This report summarizes the findings of Evergreen V, the most recent iteration of an ongoing U.S. Coast Guard initiative aimed at identifying emerging challenges and future trends so that senior leaders can plan for the long term.

    Nov 30, 2022

  • U.S. Coast Guard Petty Officer readies himself for the tie-down evolution in deck landing qualification exercises.

    Research Brief

    Activities and Results from U.S. Coast Guard Project Evergreen V

    This brief summarizes the findings of U.S. Coast Guard Project Evergreen V, part of a long-term strategic planning effort to identify emerging challenges and future trends that might alter demand for missions and the ability to perform them.

    Nov 30, 2022

  • Journal Article

    Journal Article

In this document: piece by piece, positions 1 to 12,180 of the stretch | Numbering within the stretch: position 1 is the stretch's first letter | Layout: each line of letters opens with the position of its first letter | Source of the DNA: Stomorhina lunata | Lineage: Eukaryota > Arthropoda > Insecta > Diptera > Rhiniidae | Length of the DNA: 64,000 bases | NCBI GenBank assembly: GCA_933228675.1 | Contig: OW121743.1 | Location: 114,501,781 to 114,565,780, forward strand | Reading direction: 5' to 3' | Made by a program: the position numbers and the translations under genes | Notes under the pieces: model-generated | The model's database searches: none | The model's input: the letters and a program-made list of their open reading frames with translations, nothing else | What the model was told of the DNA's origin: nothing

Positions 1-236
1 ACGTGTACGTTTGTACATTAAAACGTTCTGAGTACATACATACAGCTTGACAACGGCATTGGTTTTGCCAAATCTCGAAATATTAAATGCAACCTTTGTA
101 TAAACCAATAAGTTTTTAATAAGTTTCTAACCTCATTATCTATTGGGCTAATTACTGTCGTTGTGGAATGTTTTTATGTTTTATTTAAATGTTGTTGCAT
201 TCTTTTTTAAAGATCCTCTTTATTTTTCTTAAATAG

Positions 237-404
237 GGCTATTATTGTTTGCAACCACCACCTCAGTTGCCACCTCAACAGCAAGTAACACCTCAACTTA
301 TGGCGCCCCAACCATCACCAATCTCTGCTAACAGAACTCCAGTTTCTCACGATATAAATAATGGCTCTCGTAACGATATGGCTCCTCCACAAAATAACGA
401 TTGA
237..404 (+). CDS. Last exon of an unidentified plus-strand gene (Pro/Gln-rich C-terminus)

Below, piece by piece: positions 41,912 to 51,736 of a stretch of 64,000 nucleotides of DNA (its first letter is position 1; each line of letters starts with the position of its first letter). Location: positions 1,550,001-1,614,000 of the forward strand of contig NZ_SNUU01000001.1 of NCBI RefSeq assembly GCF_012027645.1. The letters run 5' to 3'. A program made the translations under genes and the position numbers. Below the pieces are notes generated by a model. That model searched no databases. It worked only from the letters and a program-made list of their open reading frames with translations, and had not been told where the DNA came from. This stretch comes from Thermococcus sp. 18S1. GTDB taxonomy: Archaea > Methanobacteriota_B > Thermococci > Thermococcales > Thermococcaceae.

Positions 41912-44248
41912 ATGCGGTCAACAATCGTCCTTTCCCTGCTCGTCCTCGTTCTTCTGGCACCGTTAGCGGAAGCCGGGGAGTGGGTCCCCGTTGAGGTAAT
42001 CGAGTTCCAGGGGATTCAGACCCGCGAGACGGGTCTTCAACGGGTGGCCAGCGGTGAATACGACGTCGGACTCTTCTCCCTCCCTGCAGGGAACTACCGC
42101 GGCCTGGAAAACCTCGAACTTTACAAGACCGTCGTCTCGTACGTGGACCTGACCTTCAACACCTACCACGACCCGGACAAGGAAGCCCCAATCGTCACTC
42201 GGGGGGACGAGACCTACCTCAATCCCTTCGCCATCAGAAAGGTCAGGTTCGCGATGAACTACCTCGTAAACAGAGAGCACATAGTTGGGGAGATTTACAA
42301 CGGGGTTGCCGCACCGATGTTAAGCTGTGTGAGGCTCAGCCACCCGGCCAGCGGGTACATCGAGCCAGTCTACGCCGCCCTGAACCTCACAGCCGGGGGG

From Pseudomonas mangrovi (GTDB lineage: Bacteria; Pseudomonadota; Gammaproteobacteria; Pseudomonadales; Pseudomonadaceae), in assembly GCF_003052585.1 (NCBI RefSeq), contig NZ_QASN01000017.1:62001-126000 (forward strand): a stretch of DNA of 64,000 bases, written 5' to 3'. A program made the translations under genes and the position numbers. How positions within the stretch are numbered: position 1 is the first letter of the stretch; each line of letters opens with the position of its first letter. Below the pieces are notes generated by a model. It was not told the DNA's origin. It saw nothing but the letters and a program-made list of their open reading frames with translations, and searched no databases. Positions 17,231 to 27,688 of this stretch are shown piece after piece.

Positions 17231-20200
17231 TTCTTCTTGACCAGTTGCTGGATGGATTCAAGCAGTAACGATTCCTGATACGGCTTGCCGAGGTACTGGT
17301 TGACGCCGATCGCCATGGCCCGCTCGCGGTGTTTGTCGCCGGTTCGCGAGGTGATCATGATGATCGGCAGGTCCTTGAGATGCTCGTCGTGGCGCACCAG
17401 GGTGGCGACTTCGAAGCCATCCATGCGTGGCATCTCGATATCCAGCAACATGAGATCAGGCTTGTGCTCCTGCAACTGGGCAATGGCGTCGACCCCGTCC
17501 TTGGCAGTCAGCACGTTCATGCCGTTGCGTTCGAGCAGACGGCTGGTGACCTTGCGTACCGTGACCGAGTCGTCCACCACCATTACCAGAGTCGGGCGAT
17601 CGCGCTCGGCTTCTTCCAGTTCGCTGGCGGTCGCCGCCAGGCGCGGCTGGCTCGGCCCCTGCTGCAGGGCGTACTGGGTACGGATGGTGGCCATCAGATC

Partially Different? The Importance of General Equilibrium in Health Economic Evaluations: An Application to Nocturia

    The main findings of this study highlight the magnitude of general equilibrium effects when assessing the potential productivity costs associated with health conditions.

    Nov 29, 2022

  • Visitors to the ASML booth during the 5th China International Import Expo in Shanghai, China, November 7, 2022, photo by CFOTO/Sipa USA via Reuters Connect

    Commentary

    Export Controls Give ASML and the Netherlands an Opportunity to Lead by Example. Will They Take It?

    Dutch tech company ASML makes the complex machines required to construct advanced microchips, and it sells many of these machines to China. Harmonization of export controls between the United States and the Netherlands could limit China's development of military technologies and its human rights abuses.

    Nov 28, 2022